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12/15/2008 06:46 AM     print story email story  

Solar Plant Brings Jobs to Michigan

SustainableBusiness.com News

Although the auto industry may be struggling, the solar industry in Michigan is growing. 

Dow Corning and Hemlock Semiconductor announced they will invest close to $3 billion to increase production of polysilicon, a key raw material used in the manufacturing of most solar cells, to generate approximately 7,000 megawatts of electricity annually when fully integrated into solar panels.

The investment includes construction of a new manufacturing facility in Hemlock, Michigan, and expands Hemlock Semiconductor Corp's existing Michigan manufacturing facility, employing 800 construction workers and creating up to 300 new permanent solar jobs when expansion is complete.

The companies are the first to take advantage of Michigan's "anchor" legislation that was recently passed that offers incentives for clean energy industry companies to grow and expand.

In Michigan, Dow Corning is building a monosilane manufacturing facility, which will produce high purity monosilane, a key specialty gas used to manufacture thin-film solar cells and liquid crystal displays (LCDs). The plant will be adjacent to Hemlock Semiconductor Corporation's polysilicon manufacturing site, which will also be expanded. The total investment in Michigan is expected to be about $3 billion.

The companies will also invest $1.2 billion to build a plant in Clarksville, Tennessee to expand polysilicon manufacturing capacity. About 1000 construction workers will build the plant over the next 5-7 years, employing 500-800 people upon completion.

Construction of both the polysilicon expansions and the new monosilane site will begin immediately.

"This significant investment to become a leading supplier of monosilane for thin film solar technology will expand our feedstock offering and will further reinforce our position as a value-added material supplier to the solar industry," said Eric Peeters, global executive director, of Dow Corning Solar Solutions.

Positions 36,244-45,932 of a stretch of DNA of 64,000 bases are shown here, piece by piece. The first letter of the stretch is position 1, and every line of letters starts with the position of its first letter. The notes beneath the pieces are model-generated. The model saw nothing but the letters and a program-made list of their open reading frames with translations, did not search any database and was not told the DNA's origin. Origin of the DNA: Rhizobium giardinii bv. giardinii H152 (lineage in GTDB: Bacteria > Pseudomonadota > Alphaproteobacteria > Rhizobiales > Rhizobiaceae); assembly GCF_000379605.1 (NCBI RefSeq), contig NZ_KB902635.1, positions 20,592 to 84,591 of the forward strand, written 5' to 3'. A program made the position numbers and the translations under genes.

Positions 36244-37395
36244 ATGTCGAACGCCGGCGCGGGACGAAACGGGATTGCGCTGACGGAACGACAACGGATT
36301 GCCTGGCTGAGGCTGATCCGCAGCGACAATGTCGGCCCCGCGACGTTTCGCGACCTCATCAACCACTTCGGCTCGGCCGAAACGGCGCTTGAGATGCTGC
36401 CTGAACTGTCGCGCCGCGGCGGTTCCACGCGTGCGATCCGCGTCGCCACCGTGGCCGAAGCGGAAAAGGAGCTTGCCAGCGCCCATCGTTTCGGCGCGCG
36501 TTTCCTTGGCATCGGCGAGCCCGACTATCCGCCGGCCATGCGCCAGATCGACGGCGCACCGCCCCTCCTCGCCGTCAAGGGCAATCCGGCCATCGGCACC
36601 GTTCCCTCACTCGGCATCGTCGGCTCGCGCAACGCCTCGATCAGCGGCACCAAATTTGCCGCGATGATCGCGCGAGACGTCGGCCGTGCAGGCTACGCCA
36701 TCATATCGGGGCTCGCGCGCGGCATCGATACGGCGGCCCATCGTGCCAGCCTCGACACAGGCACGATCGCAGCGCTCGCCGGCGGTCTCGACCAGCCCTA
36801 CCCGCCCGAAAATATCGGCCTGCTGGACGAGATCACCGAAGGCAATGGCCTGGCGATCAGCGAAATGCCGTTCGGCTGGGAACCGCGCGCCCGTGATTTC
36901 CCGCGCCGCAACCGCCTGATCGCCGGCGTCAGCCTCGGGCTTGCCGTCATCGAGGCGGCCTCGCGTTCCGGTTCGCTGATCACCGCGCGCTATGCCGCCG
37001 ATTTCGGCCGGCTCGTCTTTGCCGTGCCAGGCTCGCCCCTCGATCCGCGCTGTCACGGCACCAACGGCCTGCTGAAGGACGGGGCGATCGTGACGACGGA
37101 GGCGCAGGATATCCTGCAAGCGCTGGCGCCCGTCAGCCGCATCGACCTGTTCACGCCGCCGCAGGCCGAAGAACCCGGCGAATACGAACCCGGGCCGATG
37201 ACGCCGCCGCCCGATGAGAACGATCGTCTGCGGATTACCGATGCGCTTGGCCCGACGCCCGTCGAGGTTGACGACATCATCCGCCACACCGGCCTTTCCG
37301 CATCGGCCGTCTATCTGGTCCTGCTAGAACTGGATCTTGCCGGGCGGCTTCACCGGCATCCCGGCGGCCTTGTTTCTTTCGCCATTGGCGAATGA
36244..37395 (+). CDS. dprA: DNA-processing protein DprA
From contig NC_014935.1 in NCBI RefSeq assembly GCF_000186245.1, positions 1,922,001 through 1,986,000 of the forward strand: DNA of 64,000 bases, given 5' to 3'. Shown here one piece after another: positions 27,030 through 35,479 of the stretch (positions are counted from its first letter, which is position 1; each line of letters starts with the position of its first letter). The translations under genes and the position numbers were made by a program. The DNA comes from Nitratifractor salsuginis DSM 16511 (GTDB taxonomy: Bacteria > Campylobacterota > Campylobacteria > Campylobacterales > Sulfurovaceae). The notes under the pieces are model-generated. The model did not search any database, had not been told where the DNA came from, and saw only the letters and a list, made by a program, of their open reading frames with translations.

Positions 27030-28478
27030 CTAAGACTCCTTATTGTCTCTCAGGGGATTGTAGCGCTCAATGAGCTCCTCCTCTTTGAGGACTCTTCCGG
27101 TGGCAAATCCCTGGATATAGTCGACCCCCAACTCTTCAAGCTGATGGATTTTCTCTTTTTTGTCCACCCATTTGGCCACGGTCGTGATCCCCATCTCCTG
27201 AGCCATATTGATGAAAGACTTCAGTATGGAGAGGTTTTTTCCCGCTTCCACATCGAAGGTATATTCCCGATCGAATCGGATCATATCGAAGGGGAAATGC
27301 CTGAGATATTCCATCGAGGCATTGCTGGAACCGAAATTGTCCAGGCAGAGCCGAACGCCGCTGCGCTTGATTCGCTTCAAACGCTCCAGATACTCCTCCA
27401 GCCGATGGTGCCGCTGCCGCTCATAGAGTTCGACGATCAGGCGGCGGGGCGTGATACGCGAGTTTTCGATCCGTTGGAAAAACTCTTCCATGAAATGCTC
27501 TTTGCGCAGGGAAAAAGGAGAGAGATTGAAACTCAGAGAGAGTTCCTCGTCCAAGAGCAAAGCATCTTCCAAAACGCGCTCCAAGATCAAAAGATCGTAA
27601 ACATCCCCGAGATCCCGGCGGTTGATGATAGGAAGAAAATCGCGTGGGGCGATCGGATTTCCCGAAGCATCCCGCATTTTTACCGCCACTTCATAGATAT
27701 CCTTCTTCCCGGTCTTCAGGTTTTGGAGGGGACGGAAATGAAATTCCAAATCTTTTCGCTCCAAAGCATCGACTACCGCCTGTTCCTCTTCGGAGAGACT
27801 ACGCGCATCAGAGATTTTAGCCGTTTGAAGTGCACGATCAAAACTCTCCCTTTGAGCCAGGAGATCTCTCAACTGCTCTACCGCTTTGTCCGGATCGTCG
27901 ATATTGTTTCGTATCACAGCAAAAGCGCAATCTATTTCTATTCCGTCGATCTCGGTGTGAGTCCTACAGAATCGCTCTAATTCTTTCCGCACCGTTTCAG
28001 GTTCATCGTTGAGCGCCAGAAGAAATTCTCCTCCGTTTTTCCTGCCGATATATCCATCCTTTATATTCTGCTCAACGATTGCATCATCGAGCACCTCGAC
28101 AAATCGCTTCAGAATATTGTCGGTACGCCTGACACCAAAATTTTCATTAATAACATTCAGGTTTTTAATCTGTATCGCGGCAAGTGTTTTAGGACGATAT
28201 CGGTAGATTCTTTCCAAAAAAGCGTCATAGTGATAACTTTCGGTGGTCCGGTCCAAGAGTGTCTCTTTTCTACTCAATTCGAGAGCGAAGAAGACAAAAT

"The opportunity and need for solar energy is so great, there will be a need for many solar technologies to flourish to meet global demand," said Peeters.  "Dow Corning intends to offer options across the entire array of solar technologies, allowing our customers to innovate freely."

Dow Corning is now significantly involved in producing both types of solar cells; crystalline-based and thin-film solar cells.

Other recent solar-related announcements by Dow Corning include:

  • In September 2008, Dow Corning introduced a manufacturing process featuring new developmental silicone materials - Dow Corning® PV-6100 Encapsulant series - that significantly increases the production rate of solar panels, effectively lowering the cost per watt of solar power.
  • In May 2008, Dow Corning opened a $3 million, 27,000 square foot Solar Solutions Application Center in Freeland, Michigan, to enable collaboration with customers to develop, evaluate and pilot materials solutions used to manufacture solar panels.
  • In 2007, Dow Corning's joint venture, Hemlock Semiconductor Corporation announced the largest expansion in the history of the polycrystalline silicon industry - $1 billion over the next four years to increase its polycrystalline silicon capacity by 90%.

Website: http://www.dowcorning.com



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